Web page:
As of the beginning of this month, the Cornwall Square has a new owner. Local property management and development company Weaving Baskets Group (WBG) purchased Cornwall’s last indoor mall from Quebec based Group Quint.
Like many malls, the Cornwall Square isn’t what it used to be. Fewer stores, just a couple of restaurants in the food court, and a lot of empty space. However, I think that this change in ownership will lead to positive growth and a brighter future for Cornwall’s last indoor mall.
The Square is a little over 40 years old. Unlike malls closely located near highways or new areas of development, the Cornwall Square was built in a historic neighbourhood in the heart of this city. Many historic homes and a church were demolished to make room for the mall, and the mall also claimed part of the once much larger Horovitz Park. The city sacrificed a lot to make the mall happen. The citizens of Cornwall have an investment in the Cornwall Square and an interest in its future.
I, like many others in Cornwall, I think, want to see whatever develops on that prime piece of real estate flourish.
I mentioned that the Cornwall Square is the city’s last indoor mall, because as some of you remember, Cornwall at one-time had three. Both the Brookdale Mall and the Eastcourt Mall have undergone significant changes and moved away from the indoor mall model to something more like a strip mall.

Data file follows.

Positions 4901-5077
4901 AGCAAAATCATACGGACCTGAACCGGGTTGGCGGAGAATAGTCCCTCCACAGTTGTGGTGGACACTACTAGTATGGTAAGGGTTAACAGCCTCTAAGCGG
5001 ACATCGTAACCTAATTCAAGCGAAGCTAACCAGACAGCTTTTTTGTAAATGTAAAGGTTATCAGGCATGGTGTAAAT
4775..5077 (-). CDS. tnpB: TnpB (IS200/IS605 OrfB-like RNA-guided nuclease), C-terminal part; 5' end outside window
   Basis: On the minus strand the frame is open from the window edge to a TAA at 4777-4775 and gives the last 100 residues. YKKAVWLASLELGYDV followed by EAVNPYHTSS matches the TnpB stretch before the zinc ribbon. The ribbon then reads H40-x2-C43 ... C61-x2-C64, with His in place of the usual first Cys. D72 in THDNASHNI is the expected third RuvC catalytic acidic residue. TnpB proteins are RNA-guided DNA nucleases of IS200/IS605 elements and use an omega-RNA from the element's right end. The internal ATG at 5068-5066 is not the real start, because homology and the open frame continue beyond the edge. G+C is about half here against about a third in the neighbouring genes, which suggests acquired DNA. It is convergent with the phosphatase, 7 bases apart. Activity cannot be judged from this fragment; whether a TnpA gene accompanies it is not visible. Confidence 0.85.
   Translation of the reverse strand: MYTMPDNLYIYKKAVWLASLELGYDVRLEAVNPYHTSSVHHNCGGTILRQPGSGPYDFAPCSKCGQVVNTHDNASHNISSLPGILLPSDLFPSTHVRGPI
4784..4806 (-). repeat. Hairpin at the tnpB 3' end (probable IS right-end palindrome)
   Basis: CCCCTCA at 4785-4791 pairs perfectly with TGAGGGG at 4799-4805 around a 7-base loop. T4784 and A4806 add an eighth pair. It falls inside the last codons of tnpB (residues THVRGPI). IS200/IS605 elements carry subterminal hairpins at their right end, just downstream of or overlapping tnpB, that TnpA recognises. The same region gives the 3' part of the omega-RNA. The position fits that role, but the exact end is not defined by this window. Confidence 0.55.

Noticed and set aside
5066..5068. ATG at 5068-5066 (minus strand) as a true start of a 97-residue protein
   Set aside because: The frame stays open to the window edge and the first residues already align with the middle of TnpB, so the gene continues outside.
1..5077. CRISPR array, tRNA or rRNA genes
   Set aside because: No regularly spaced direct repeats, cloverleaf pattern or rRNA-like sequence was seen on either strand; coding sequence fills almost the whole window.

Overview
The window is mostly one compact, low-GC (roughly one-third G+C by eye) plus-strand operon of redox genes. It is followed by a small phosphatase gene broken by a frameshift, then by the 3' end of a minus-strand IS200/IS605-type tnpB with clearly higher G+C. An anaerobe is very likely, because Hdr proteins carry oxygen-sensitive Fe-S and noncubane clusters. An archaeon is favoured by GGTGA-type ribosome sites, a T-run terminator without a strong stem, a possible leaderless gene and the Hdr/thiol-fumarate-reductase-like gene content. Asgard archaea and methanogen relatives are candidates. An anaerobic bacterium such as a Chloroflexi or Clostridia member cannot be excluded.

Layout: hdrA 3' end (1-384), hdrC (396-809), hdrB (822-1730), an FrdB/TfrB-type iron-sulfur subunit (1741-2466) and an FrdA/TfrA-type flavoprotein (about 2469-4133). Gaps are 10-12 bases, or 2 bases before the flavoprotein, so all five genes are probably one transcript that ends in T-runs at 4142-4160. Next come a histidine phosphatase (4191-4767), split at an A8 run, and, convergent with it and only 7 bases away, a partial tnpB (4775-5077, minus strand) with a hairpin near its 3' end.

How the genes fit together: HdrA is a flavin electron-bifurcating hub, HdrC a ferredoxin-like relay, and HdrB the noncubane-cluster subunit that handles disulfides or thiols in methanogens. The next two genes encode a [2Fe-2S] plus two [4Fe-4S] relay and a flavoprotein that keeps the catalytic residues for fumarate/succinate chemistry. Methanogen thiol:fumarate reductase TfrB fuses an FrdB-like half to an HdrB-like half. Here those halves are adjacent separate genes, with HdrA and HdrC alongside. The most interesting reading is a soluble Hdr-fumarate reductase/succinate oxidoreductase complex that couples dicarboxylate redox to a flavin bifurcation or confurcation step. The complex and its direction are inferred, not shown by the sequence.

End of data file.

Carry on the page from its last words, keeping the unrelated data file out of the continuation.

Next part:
The Cornwall Square’s new owners too seem to be planning to make significant changes to the property. Tom Hughes, Vice President of WBG said that his company is wants to attract more retail outlets to the mall, as well as introduce mixed-use development.
I think mixed-use development is the right way to go for the future of the Cornwall Square. The challenges facing the Square aren’t unique, malls across North America have mostly all experienced similar loss of retailers and traffic.
A former owner of the Square, Partners REIT, had planned on turning the former Sears wing of the mall into residential apartments prior to selling the property to Group Quint.
I think this was a smart move then and still is now. Having built in housing, where potential customers can live on site will make the mall much more attractive for retailers while also helping to solve the housing shortage in Cornwall.
The most important improvement to the Square that I think the new owners can make would be to attract and add a grocery store to their roster.
When the Cornwall Square lost its grocery store, I think that was a terrible setback not only for the mall, but for Cornwall’s downtown as well.
There are a lot of people who live in downtown, including a lot of seniors, and no grocery store within walking distance.
I’m not necessarily envisioning a full grocery store, like a No Frills or Food Basics, but maybe a smaller mom and pop type shop that sells a few staples and maybe some specialty items.
Like I said, the Cornwall Square occupies an important place in the city’s history and geography and the citizens of Cornwall do have a special interest in its future.
I think that having local owners who have a vision for the mall’s future is definitely a step in the right direction.
Readers what shape would you like to see the future of the mall take? Email me your Letters to the Editor at email@example.com